Of course careers in all parts of the world are also influenced by secondary languages. For instance, in India, “A recent study by job search engine Adzuna shows studying foreign languages can land you a lucrative job with a high salary. Of the 10 languages analyzed, Chinese speakers are the highest paid, earning more than double the average yearly salary in India,” according to India Today.
According to a 2015 Kiplinger report, “More jobs require Chinese than any other foreign language except Spanish. And Mandarin is only the seventh-most-popular language studied by American undergrads, according to a recent report by the Modern Language Association of America. The State Department, in its description of Mandarin as a ‘critical language’ for Americans, cites a high demand for Chinese speakers in booming Asian economies, including China, Malaysia, Singapore and Taiwan.”
Business Insider reports, “Researchers have uncovered that people who speak more than one language are better at something called inhibitory control, which involves being able to filter out irrelevant stimuli and to develop more measured responses to events. In addition to an increased attention span, learning a new language can benefit your work in other ways, including being able to connect with a greater number of people, and gaining a new perspective on the world.”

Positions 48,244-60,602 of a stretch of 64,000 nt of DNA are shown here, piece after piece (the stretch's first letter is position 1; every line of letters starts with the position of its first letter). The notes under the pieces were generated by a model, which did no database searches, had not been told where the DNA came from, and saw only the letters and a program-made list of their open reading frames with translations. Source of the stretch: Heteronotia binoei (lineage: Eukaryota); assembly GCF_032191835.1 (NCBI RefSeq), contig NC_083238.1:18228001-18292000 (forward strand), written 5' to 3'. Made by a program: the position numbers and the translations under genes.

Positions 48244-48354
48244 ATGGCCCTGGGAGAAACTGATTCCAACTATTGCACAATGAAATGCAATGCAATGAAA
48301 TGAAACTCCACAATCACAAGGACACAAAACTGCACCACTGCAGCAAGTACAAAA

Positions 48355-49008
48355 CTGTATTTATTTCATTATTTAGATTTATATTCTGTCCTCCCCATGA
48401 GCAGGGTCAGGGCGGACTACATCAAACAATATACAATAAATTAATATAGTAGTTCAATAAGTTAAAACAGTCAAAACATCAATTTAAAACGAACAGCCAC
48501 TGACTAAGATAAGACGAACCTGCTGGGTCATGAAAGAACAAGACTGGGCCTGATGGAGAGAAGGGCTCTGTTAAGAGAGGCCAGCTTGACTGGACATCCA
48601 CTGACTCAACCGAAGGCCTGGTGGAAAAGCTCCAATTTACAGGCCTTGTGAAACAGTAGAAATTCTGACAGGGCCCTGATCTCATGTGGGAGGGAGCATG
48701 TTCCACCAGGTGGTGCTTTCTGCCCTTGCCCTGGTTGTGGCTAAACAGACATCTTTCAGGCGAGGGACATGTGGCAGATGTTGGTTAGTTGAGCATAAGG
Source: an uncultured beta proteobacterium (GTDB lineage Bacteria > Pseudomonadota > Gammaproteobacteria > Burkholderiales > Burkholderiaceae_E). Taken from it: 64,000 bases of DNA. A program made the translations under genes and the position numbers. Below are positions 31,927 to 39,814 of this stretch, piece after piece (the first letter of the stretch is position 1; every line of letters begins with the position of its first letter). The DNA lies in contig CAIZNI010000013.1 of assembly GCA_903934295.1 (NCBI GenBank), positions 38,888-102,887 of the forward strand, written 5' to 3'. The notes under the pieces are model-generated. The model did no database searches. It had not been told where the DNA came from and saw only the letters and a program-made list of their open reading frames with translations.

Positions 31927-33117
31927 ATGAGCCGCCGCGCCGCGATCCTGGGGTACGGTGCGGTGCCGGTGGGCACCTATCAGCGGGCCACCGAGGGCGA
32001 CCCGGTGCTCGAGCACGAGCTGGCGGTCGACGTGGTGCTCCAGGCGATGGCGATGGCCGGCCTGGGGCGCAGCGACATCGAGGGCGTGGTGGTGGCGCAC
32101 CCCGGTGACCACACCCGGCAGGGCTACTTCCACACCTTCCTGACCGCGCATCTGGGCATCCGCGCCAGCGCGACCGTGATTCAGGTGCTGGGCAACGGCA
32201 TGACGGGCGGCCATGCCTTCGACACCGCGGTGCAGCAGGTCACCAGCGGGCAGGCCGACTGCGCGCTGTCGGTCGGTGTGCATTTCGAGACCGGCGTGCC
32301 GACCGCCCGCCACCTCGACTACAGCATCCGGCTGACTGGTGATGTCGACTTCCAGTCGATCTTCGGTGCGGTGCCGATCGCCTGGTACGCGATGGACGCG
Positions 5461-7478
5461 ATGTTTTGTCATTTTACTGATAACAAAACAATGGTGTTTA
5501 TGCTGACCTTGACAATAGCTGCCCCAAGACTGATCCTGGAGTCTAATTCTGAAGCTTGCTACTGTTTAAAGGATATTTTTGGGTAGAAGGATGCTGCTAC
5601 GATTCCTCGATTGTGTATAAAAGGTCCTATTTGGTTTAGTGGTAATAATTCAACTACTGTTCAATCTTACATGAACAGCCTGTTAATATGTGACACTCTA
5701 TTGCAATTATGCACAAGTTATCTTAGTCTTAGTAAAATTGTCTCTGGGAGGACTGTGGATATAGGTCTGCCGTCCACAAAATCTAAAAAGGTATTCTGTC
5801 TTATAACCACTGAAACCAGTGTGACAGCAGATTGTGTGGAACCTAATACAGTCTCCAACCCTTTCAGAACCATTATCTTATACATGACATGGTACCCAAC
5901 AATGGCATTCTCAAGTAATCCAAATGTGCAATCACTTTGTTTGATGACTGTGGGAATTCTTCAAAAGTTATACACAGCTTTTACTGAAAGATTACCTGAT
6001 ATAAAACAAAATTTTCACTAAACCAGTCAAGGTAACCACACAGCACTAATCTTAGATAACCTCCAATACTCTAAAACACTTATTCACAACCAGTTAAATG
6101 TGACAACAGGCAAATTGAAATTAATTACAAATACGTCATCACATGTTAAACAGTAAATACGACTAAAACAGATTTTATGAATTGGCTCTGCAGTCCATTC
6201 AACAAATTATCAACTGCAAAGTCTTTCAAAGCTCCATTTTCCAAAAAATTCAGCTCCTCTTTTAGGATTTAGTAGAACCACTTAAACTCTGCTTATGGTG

If you speak only your native language, you can consider learning a second language whether that is through an app such as Babbel, Rosetta Stone, Duolingo or other language learning apps.
Whether you are a fluent speaker of many languages, a solid linguist or at the early stages of another language, your ability to dive into another culture and communicate with international partners is desirable for employers.
The Guardian reports, “Lizzie Fane, founder of thirdyearabroad.com and globalgraduates.com, which helps connect young people with international career opportunities, advises expanding the detail of your language skills: “Your CV says you speak a language to a certain level but does it say you’ve worked in that foreign language five days a week? Or that you brought in new clients for the company because of your bilingual abilities?”
The value of speaking multiple languages may move beyond your career and benefit yourself and your own brain.
“A popular view is that over the course of a lifetime, a bilingual’s two languages constantly interact and in order to manage this competition, a bilingual’s executive function system, and the brain structures associated with it, will develop in ways that differ from a monolingual who faces no such pressures,” Francois Grosjean writes in Psychology Today.“Consequently, as we age and experience age-related cognitive decline, the bilingual brain is more resistant to the neurodegeneration that occurs.”